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  QUESTION: Lead poisoning prevention - indoor pistol shooting range, 27 Nov 2006, California USA

I will soon be joining a pistol shooting league which operates mostly in an indoor range.
What steps can I take to protect myself from lead poisoning?
If respirators are the answer, I've been having a tough time finding the right one. Is a half-mask with N100 sufficient? If so, what models are recommended. Please be specific - give brands and model numbers.
Do I need to shower and wash my clothes after a shooting session?
ANSWER: 08 Dec 2006

Dear Gary,
Sorry for the delayed response. Below are a few useful links that should help answer your questions. Be sure to check your blood lead levels before you begin as well as at 6 month intervals or sooner in order to ascertain how badly you need to use a respirator mask. 3M produces high quality models that conform to WHO standards, and the 8233 N100 HEPA certificated respirator should be more than sufficient for your needs [ 3M 8233 N100, HEPA Particulate Respirator ].

According to the following link, "If you must shoot on an indoor range, use the proper respirator. All safety and equipment supply houses sell two-stage respirator masks rated for metallic particles and vapours, and they aren't that expensive. If you find that wearing a full respirator makes it impossible to talk and to be heard on the range, at least use one of the disposable paper masks rated for fine dust and paint overspray. This will not catch the lead gases, but it will filter out some of the lead dust which is better than nothing.". In addition it outlines a rough methodology to follow after each shooting session, "When you leave the range, blow your nose, and wash your face and hands immediately with cold soapy water. The cold water closes the pores of your skin, and prevents the washing of lead particles into the pores. Thoroughly cleanse the facial area around your mouth, particularly if you have a moustache or beard. And for obvious reasons, blow your nose before you wash your face. Try to wear an outer garment, like a jumpsuit or coverall, that you can either have washed after each range session, or leave in your locker. This will prevent carrying the lead dust on your clothing into your car and home. Likewise, have a pair of shoes to change into after you get off the range. If you do go home wearing the same outer clothes you wore on the range, change them immediately, and put them in the washer. Washing one's hair before bedtime is also a good idea." Risks Of Lead Poisoning In Firearms Instructors And Their Students by Anthony M. Gregory, Copyright 1990 by THE ASLET JOURNAL, March/April 1990 Volume 4 Issue 2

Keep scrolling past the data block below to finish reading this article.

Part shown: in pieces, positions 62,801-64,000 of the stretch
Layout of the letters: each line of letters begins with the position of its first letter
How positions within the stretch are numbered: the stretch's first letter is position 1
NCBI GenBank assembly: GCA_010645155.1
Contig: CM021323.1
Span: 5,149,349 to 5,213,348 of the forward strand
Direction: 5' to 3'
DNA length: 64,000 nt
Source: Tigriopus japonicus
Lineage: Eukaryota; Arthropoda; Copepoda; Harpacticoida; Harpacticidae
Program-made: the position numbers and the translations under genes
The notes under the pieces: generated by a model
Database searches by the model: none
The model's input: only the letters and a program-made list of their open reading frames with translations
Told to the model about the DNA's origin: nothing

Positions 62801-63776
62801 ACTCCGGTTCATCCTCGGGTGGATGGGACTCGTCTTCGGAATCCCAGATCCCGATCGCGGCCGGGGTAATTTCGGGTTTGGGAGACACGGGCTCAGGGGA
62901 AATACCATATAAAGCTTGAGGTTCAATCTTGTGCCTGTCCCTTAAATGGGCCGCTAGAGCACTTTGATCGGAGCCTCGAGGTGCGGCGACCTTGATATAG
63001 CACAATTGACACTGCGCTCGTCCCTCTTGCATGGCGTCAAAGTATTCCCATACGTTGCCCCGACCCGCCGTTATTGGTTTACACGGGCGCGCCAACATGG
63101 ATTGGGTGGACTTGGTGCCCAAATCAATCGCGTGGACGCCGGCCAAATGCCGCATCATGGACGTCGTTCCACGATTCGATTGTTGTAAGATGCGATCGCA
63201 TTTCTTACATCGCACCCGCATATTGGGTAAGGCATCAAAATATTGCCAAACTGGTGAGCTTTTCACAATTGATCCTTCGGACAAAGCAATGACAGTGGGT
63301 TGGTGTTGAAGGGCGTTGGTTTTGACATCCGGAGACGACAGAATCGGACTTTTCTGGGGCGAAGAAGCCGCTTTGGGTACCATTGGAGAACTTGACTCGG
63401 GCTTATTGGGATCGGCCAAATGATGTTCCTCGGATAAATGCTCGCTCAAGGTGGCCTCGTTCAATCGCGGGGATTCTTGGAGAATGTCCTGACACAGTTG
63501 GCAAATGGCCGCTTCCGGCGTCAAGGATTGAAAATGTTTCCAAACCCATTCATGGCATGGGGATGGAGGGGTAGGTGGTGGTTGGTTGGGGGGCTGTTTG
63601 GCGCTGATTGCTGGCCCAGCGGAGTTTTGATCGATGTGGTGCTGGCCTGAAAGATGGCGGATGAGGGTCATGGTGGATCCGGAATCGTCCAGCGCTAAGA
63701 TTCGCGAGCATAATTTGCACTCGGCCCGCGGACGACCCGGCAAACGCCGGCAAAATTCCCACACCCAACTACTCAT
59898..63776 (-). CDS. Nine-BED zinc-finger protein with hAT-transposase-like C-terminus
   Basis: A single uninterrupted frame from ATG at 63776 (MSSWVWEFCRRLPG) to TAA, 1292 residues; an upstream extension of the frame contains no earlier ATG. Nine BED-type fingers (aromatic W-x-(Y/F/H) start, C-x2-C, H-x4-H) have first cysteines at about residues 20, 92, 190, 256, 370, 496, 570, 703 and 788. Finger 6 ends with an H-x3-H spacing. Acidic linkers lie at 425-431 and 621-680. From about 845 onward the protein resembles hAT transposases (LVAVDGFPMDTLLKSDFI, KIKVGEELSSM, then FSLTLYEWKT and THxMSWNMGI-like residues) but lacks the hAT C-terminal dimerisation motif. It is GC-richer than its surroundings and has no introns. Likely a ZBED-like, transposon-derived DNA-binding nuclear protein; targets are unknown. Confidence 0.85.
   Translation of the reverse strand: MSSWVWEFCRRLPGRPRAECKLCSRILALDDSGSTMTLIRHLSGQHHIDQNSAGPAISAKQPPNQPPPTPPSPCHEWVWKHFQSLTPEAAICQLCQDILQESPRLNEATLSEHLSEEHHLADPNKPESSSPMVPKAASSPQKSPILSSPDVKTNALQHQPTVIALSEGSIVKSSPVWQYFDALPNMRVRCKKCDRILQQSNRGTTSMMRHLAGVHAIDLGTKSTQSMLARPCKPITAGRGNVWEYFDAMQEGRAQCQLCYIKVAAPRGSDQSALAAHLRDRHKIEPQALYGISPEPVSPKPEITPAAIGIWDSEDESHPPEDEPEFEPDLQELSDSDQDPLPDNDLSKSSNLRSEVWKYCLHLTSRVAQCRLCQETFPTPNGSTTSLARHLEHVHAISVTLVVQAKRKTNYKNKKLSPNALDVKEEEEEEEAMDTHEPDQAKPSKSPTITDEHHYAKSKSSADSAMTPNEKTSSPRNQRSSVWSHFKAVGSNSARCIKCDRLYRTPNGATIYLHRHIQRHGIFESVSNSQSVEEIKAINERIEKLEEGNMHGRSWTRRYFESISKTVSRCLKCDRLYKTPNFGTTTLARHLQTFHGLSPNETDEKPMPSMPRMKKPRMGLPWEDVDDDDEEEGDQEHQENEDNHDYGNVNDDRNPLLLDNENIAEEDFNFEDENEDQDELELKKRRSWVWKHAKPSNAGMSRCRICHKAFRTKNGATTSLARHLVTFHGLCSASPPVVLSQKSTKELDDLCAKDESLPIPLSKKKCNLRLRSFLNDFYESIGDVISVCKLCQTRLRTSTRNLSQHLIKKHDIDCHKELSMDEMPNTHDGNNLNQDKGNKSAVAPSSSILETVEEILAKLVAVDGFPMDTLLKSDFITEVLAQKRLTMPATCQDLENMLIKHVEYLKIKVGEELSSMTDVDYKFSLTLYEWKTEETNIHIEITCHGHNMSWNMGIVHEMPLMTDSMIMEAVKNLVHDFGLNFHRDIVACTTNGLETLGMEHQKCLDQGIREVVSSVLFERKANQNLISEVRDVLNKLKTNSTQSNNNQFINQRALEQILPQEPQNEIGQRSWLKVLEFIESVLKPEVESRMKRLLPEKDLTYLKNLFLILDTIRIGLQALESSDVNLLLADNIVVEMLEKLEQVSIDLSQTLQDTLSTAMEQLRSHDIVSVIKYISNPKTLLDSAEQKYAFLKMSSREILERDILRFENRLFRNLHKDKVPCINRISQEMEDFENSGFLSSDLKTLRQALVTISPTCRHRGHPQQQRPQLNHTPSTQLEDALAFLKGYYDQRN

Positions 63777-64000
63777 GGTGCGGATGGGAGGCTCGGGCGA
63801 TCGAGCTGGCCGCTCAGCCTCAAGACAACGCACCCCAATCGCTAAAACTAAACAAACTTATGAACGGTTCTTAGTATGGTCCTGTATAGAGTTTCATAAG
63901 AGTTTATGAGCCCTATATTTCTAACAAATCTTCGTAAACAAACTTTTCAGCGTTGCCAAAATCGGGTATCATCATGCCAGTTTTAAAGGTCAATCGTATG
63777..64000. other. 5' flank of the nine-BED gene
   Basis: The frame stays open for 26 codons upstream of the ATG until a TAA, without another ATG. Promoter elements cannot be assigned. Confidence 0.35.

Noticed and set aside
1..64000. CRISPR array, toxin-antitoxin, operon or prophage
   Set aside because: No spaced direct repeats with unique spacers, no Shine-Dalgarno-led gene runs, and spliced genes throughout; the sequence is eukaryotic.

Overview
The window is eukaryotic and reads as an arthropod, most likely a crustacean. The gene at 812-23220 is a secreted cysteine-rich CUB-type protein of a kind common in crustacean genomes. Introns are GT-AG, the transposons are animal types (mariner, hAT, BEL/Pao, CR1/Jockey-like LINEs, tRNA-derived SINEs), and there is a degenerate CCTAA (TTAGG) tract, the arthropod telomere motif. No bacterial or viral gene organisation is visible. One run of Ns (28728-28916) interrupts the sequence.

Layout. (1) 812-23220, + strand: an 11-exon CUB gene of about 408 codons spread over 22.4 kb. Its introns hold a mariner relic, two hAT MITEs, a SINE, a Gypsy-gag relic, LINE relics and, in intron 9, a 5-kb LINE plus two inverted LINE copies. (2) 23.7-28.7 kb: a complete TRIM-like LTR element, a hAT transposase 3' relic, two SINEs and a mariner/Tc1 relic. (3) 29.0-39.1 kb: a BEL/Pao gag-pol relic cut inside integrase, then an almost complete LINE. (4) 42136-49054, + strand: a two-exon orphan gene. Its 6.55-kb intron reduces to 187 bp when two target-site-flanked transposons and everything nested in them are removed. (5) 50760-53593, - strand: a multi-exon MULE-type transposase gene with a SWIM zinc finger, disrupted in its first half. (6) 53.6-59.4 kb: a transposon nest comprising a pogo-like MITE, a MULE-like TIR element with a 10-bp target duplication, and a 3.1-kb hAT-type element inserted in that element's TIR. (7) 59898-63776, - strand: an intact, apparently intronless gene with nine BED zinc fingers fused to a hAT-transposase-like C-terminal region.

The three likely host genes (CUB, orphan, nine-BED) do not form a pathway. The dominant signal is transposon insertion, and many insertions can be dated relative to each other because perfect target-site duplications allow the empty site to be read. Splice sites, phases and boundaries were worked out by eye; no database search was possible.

Other links which may be useful include:
"Lead bullets and firing ranges - Protect Yourself and Your Family", By New Jersey Department of Health and Senior Services, and
Lead hazards at indoor firing ranges By Washington State Department of Labor and Industries, adapted from "Point Blank: lead hazards at indoor firing ranges" produced by the Occupational Lead Poisoning Prevention Program of the California Department of Health Services April 1996 (Updated May 2008).

I hope the above information can help.
Erik Li
(Research Assistant of Global Lead Advice and Support Service)

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